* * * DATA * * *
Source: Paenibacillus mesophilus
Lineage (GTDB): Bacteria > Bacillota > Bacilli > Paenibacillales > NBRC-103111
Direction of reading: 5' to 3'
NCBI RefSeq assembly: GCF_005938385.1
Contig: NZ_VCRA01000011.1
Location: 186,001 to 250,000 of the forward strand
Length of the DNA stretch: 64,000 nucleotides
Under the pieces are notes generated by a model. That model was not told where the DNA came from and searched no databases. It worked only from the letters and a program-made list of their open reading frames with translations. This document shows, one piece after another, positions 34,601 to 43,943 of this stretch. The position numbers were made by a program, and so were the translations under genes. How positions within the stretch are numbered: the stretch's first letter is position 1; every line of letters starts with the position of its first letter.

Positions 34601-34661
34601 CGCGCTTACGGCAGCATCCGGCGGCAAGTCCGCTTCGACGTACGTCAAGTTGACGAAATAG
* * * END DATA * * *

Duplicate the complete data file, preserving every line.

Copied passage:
Source: Paenibacillus mesophilus
Lineage (GTDB): Bacteria > Bacillota > Bacilli > Paenibacillales > NBRC-103111
Direction of reading: 5' to 3'
NCBI RefSeq assembly: GCF_005938385.1
Contig: NZ_VCRA01000011.1
Location: 186,001 to 250,000 of the forward strand
Length of the DNA stretch: 64,000 nucleotides
Under the pieces are notes generated by a model. That model was not told where the DNA came from and searched no databases. It worked only from the letters and a program-made list of their open reading frames with translations. This document shows, one piece after another, positions 34,601 to 43,943 of this stretch. The position numbers were made by a program, and so were the translations under genes. How positions within the stretch are numbered: the stretch's first letter is position 1; every line of letters starts with the position of its first letter.

Positions 34601-34661
34601 CGCGCTTACGGCAGCATCCGGCGGCAAGTCCGCTTCGACGTACGTCAAGTTGACGAAATAG